April 15, 2014: A Scary Day in Ukraine

In my prior post I had some fun with the Ukraine turmoil as it was the only way I could get myself to tackle that unfortunate mess at all.   However, today is a particularly scary day there, as the possibility of a break out of civil war seems real depending upon how events unfold.    One problem is the picture is both murky and volatile, tough to gauge even with frequent reports from news people in the area.

Location of Donetsk (red) and Donetsk Oblast (...

Location of Donetsk (red) and Donetsk Oblast (pink) on the map of Ukraine. (Photo credit: Wikipedia)

The gist of the situation is that pro-Russian, separatist actions have been taking place in the eastern Ukraine regions of Luhansk and Donetsk in recent days, with various government buildings becoming occupied by apparently well trained uniformed forces without insignia’s similar to those that acted in Crimea.

The general opinion outside of Russia is that Russia is instigating these actions.   Of course, Russia denies that while Russian TV shows a steady stream of programming blaming the “Nazi led” central government in Kiev for instigating the problems through its actions and lies.

The Kiev government has been warning that if the “protestors” don’t give up the buildings, they will use force to remove them, what appeared an empty threat until today when some Ukrainian troops have moved into the region.   While Ukraine’s military numbers only a few thousand and are not well armed, they may have more support in those regions than is obvious, as it is an open question as to what the people living there want, even though Russian ethnics make up nearly 40% of their populations.  One thing many may well want is more attention than they have been receiving from the weak central government in Kiev.

The wild card of note is the force of 40,000 Russian troops camped out just across the border from Luhansk and Donetsk and Putin’s repeated threat to intervene if ethnic Russians are endangered.   How might that play out?

Of course, there are various diplomatic moves afoot and Putin and Obama talked on the phone yesterday, but nothing seems settled in any way.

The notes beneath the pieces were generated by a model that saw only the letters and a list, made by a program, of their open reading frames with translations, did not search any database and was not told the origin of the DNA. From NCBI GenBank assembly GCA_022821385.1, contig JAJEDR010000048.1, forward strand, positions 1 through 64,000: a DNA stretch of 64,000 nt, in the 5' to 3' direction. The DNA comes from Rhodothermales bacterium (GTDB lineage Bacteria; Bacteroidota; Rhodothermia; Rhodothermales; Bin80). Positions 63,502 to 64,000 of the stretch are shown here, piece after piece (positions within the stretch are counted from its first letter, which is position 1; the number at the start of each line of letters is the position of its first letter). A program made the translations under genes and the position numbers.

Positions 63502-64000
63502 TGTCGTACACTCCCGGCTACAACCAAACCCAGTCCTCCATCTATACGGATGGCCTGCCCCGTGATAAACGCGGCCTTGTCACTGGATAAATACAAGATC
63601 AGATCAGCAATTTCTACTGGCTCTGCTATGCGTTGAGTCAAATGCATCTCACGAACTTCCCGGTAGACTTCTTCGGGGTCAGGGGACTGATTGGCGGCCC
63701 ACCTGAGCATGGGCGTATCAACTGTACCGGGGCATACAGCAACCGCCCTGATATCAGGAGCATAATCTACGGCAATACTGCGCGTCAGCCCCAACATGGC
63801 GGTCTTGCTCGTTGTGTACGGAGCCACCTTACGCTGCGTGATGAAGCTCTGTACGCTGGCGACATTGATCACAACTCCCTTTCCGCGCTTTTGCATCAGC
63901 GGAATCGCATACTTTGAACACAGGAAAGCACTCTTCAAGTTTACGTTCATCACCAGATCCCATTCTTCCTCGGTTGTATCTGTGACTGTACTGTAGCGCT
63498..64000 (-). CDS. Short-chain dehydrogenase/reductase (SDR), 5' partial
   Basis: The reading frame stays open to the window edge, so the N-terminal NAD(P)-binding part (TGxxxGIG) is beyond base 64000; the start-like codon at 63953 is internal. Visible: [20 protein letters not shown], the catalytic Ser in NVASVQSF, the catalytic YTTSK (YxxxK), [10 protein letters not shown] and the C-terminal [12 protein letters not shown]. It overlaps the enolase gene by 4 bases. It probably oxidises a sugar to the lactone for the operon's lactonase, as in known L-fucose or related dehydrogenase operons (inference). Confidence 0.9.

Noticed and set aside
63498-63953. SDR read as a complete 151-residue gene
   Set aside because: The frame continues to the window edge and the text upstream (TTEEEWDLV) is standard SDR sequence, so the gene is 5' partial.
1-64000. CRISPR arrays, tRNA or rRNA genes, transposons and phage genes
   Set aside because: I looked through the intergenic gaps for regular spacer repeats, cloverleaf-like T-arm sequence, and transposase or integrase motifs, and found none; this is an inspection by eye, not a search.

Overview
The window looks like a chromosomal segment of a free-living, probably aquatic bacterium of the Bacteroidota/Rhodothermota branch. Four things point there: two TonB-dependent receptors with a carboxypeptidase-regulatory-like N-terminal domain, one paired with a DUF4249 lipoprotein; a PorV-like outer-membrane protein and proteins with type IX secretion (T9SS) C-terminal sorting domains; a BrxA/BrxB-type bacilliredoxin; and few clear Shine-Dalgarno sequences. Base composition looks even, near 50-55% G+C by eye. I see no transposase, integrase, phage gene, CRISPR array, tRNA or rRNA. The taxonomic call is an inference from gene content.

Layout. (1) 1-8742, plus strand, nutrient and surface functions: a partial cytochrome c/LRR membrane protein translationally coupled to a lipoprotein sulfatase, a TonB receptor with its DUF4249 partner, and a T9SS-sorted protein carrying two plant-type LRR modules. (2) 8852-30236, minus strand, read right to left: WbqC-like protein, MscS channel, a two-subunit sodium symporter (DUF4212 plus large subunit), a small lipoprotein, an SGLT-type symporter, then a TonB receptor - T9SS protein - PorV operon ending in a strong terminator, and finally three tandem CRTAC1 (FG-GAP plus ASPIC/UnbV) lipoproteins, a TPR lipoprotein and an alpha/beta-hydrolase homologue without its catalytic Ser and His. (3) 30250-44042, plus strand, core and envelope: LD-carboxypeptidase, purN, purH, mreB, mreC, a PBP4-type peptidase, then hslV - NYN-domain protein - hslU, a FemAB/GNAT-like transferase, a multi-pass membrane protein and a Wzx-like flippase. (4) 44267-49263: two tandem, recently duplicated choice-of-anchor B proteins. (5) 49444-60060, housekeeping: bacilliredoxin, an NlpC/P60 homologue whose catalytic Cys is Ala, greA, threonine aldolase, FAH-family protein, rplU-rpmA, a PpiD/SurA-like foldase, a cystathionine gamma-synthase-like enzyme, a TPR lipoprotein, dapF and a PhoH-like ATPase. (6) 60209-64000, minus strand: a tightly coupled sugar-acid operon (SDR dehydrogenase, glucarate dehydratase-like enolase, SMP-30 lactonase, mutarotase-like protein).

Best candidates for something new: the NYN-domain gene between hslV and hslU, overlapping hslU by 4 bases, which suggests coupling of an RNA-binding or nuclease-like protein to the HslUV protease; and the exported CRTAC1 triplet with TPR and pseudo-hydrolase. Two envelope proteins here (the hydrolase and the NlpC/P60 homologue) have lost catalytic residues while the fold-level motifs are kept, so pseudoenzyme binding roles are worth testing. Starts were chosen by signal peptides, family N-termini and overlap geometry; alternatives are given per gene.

An indication of the seriousness of the situation can be found in a late addition to this morning’s Washington Post on line, an editorial by James Jeffrey, a former U.S. ambassador to Iraq in the Obama administration and U.S. ambassador to Kuwait from 1996 to 1999.   He makes a case for the U. S. sending ground troops to Ukraine.   Not enough to challenge Russia, but to show that we will not take another incursion into that country lightly.

Also, for those who want to either delve further into this issue or just to keep apprised of unfolding events, check out this Wall Street Journal site.   It offers much information and even if it’s too much, you might at least want to scroll down to see a map of those regions indicating where government buildings have been taken over.

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SYRIA: The Vladimir Putin Show

Vladimir Putin - Caricature

Vladimir Putin – Caricature (Photo credit: DonkeyHotey)

As indicated in my post last Monday morning the Syria issue appeared to be the Barack Obama show, one getting panned by many reviewers, but still his show.  However, that afternoon Vladimir Putin upstaged him.   As columnist Michael Gerson sums up what happened between then and the president’s Tuesday evening address:  “We have seen a Putin power play, based on a Kerry gaffe, leading to a face-saving presidential retreat — and this was apparently the best of the available options.”